Pink Floyd released this song in 1973 on their legendary album Dark Side of the Moon. There are lots of interesting things about this song. Most of the song has 7 beats in a bar, which is very unusual for a rock song. The music goes into 4 beats in a bar for the guitar solo, because guitarist David Gilmour was unsure whether he could play a solo counting in 7. The album cover for Dark Side is iconic:


The album is also considered to be one of the best produced and mixed records ever: most recording studios keep a copy of it to use as reference, as it is regarded as a pinnacle of the art of record making.

The money sound effects at the start of the song that create a rhythmic ostinato were recorded in an interesting way. 1973 was well before digital sampling made this kind of thing easy! The money sounds were recorded onto tape in Roger Waters’ shed, and then 7 sections of tape of equal length (to make 7 beats in a bar) were cut out and made into a loop, which was run out of the tape machine and round a mic stand. This documentary describes the process (starting at 2:42)

Daily listening Monday 30th March

Carmina Burana was written in 1936 by German composer Carl Orff. In this video the focus is on the timpani player, who has a lot to do in this piece! The timpani part really helps with making the music sound dramatic and imposing.

If you like the idea of playing timpani, try playing along with this video:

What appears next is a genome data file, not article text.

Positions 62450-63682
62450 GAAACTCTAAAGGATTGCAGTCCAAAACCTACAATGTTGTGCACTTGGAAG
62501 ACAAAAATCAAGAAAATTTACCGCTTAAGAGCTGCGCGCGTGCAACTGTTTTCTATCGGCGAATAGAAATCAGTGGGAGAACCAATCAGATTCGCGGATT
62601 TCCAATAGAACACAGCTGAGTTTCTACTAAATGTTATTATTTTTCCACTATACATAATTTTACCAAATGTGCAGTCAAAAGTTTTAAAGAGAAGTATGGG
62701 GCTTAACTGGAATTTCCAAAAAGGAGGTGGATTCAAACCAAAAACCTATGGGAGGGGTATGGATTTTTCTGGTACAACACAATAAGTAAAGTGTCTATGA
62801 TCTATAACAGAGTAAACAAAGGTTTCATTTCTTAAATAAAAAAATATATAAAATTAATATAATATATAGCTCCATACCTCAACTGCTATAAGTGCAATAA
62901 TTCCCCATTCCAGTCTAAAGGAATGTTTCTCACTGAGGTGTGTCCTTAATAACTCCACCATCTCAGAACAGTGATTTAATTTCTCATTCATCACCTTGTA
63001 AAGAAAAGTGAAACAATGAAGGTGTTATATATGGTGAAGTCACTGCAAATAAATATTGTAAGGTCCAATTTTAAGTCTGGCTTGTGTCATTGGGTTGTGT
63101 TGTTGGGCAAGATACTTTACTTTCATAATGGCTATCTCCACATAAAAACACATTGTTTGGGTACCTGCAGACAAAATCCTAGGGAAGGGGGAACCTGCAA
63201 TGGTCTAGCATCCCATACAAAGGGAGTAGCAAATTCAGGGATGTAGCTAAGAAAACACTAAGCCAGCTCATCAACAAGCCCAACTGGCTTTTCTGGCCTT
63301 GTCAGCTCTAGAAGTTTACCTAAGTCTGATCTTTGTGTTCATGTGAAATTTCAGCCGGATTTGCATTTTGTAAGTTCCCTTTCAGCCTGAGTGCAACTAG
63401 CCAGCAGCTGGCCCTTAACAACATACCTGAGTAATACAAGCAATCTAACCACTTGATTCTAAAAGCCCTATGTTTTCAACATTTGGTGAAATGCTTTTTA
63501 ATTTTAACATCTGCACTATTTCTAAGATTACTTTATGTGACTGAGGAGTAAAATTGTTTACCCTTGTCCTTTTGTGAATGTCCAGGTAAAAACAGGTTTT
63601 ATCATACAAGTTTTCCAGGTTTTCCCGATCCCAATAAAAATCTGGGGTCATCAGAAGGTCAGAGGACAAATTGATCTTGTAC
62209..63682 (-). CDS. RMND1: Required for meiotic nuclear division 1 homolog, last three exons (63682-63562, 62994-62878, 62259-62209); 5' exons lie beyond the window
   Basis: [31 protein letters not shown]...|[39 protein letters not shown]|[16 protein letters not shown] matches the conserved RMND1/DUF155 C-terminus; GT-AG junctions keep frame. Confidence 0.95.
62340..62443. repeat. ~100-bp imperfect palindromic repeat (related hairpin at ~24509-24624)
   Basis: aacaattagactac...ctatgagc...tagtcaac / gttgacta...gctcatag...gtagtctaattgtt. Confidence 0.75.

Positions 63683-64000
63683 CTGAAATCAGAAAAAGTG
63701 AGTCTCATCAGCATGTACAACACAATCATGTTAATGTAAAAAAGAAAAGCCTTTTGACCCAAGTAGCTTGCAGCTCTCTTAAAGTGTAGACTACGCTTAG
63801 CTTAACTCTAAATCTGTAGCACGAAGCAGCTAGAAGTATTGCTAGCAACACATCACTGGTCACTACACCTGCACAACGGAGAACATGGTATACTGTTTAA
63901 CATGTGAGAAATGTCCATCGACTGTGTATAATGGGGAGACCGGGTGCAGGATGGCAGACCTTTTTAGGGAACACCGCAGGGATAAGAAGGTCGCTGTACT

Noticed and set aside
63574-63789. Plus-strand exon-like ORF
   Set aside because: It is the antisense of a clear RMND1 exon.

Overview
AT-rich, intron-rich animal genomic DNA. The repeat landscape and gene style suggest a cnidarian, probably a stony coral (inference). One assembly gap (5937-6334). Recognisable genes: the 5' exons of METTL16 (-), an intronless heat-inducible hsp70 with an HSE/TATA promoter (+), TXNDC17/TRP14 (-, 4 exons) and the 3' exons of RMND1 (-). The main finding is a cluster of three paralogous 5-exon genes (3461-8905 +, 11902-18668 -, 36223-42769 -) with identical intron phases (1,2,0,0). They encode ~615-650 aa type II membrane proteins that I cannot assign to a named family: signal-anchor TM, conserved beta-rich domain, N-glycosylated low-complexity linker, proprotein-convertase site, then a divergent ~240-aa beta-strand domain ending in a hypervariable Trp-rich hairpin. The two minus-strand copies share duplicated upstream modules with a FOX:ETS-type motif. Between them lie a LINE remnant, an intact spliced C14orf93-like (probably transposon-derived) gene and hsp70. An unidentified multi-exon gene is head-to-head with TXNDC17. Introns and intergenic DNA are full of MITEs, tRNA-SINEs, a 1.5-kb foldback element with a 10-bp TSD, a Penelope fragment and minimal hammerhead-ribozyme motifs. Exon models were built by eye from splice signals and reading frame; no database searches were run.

Daily listening Sunday 29th March

STOMP came about in Brighton in the 1990s, and is a physical theatre show where the performers make music using body percussion and everyday objects. It takes practice and skill – and a great sense of rhythm!

Join in with STOMP performer Ollie’s body percussion tutorial here:

Ollie is live on YouTube every day at 11:00 for body percussion tutorials. Here is a link

Daily listening Saturday 28th March

This piece was written in the 1950s by Russian composer Dmitri Shostakovich. It was lost until it was revived in the 1980s (Shostakovich died in 19750 and is now a really popular piece, because of its great melody.

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Dmitri Shostakovich (1906-1975)

What makes this a waltz?

  • 3 beats in a bar
  • Oom-cha-cha (bass note – chord – chord) accompaniment
  • Contrasting sections in different keys (listen for how it starts minor and then goes into a major key, and back again)
  • Long, lyrical melodies
  • Expressive rallentandos (slowing up)

This piece was used in the films Eyes Wide Shut, Batman v Superman (Dawn of Justice) and Bad Santa. 

Daily listening Friday 27th March

This tango was originally written as a song in 1935 by Carlos Gardel. The original lyrics are about horse racing – but this is an analogy and it is really about relationships. The tango is the national music (and dance) style of Argentina; Argentinians think of tango as the blood that runs through their veins – it is very much a part of their national identity.

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This version was recorded by Scottish violinist Nicola Benedetti in 2012. In the video you can see some tango dancing, and also the accordion being played – although the accordion in the video is not a traditional Argentinian one. Argentinian accordions are called bandoneons, and have buttons on both sides. They are notoriously difficult to play, as you get different notes depending on whether you are pushing or pulling! Here is a version of Por una cabeza played on a banoneon:

This piece has been used in the films True Lies, Scent of a Woman, and Schindler’s List.